Newham, London: The Land Grabbers of Plaistow

A portacabin stands in the foreground, behind which is a high rise building and a series of trees. A large photographic image covers the wall of the portacabin, depicting the Plaistow land grabbers in their Victorian clothing.
  Photographic mural depicting the Plaistow Land Grabbers at Abbey Gardens today Courtesy of Somewhere

When

July – September 1906

Where

Newham, London

In mid-July 1906, a group of unemployed men occupied a patch of wasteland in Plaistow,  protesting against their lack of employment. They made a temporary settlement which they called Triangle Camp and created a garden they would work themselves. They painted a question on the wall which read ‘What Will the Harvest Be?’

Unemployed men squatted on a piece of empty land to prove that [they] really wanted to work…

Artists Nina Pope and Karen Guthrie, creators of project What Will the Harvest Be?, 2009

Ben Cunningham, a member of the Social Democratic Federation and a councillor, was one of the group’s leaders.

Continually for many years, and more especially during the last few months, I have had this cry ringing in my ears – men whom I know, often with large families, saying to me when I met them, ‘Cannot you do something for us, Ben?’ or ‘When are you going to find us some work?’

Ben Cunningham, leader of the Land Grabbers of Plaistow, 1906

Donations of money, food, seeds and plants were received in support of the protesters’ cause. However, on 1 August a court ordered them to leave the land, which they had occupied for less than a month. Four thousand supporters gathered at the site, and when a council official asked the land grabbers to leave, he was asked for a donation (which he gave). He then left.


The protesters were eventually evicted on 4 August with Cunningham carried off shouting, ‘The land was for the people!’. The camp was dismantled and some of the men moved to a neighbouring site. Those who attempted to reoccupy the site were chased off by the police.
Police and local council officials were sent to stop the Land Grabbers from trying to return to the site in early September. Again, Cunningham was carried off. He said he was prepared to go to prison for the cause, claiming the council could not prove that they owned the land. He was imprisoned for returning to the site.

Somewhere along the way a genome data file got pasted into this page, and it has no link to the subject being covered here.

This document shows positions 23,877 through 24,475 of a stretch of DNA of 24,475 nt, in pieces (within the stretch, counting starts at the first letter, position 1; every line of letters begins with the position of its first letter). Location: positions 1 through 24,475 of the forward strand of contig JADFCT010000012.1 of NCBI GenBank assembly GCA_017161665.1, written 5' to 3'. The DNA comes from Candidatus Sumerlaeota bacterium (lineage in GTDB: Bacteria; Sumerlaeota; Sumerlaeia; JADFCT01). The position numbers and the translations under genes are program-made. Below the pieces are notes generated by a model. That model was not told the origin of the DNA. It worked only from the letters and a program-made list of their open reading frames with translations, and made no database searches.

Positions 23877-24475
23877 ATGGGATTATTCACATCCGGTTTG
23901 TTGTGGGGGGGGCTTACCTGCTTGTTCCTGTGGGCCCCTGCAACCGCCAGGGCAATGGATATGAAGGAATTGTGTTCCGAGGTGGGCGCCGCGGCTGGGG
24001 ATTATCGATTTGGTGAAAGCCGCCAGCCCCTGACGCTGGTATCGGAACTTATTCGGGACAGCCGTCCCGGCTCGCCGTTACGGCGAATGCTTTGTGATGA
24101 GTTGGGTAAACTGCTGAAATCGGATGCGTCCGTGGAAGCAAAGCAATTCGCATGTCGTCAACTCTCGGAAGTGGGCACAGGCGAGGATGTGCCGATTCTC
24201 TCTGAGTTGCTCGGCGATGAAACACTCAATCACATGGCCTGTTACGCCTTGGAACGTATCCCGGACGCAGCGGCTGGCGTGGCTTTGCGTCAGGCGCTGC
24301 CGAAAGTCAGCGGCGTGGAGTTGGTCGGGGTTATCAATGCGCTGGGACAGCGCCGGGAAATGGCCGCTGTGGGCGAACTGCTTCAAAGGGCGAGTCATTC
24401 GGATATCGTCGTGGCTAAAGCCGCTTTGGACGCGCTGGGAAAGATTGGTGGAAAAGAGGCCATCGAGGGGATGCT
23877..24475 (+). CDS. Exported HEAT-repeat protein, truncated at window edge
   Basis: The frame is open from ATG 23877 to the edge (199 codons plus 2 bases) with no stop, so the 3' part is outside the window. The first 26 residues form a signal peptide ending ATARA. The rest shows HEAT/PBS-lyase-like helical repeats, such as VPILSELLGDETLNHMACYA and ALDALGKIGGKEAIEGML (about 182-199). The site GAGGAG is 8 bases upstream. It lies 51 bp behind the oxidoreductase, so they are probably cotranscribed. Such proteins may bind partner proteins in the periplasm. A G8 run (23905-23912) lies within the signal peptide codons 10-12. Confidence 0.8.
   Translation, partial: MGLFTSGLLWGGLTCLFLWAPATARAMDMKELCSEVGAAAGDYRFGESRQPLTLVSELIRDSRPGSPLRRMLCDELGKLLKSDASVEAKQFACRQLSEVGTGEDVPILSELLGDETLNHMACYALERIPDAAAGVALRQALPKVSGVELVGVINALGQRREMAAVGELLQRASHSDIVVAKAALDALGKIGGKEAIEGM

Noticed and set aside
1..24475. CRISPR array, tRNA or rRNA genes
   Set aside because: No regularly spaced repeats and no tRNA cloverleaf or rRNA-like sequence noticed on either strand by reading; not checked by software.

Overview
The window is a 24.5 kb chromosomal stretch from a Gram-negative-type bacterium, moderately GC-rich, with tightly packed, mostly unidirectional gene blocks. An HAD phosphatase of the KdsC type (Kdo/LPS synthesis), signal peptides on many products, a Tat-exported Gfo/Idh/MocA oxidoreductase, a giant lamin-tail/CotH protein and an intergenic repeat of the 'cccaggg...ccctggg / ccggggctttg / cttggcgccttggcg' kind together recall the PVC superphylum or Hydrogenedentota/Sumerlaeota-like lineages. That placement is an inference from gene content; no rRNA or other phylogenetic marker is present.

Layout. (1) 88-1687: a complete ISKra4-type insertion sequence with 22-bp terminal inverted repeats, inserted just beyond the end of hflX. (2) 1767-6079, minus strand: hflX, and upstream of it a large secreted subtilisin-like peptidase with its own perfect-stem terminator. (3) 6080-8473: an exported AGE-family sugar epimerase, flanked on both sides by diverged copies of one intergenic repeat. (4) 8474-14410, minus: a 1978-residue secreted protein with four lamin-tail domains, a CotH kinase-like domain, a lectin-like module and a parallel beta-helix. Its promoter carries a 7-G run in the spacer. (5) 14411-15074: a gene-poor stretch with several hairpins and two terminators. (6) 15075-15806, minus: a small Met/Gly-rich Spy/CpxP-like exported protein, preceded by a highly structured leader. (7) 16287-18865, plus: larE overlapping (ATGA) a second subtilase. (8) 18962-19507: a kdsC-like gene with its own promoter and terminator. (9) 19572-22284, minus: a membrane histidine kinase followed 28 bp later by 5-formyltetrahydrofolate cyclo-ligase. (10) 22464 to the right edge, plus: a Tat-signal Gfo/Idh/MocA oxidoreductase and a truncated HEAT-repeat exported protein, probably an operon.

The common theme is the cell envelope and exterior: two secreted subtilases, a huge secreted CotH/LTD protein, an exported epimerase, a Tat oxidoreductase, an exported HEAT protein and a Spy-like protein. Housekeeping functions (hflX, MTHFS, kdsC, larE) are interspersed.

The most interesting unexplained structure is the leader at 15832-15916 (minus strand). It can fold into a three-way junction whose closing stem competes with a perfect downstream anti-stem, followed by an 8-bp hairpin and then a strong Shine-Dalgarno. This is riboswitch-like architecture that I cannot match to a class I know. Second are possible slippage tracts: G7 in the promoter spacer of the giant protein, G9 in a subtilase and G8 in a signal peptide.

Cunningham was released in mid-October, promising not to reoccupy the land. Later, he appeared on stage at the Bow Palace theatre and music hall, to re-enact the land grab for local audiences.

What Will the Harvest Be?

Slogan painted by Plaistow Land Grabbers, 1906

Inspired by the protest of the Plaistow Land Grabbers, in 2009 artists Nina Pope and Karen Guthrie worked with the Friends of Abbey Gardens and Newham council to create a communal harvest garden and art project on a waste site. They titled their project What Will the Harvest Be? as a homage to the question posed by the protesters. The Friends of Abbey Gardens still run the garden for the local community.  

Flower and vegetable beds are shown in the foreground, behind there are trees, some low houses and a high rise building to the left hand side.
What Will the Harvest Be? at Abbey Gardens in 2009.
Courtesy of Somewhere

What Will The Harvest Be? Was a Somewhere project by artists Karen Guthrie & Nina Pope initiated by the Friends of Abbey Gardens and commissioned by Newham Council through Modus Operandi.

The project was developed with the support and vision of the Friends of Abbey Gardens (FOAG) and funding from the London Development Agency, Arts Council London and Newham Councillors Local Fund. The initial stage of the project was supported by the DLR art programme.

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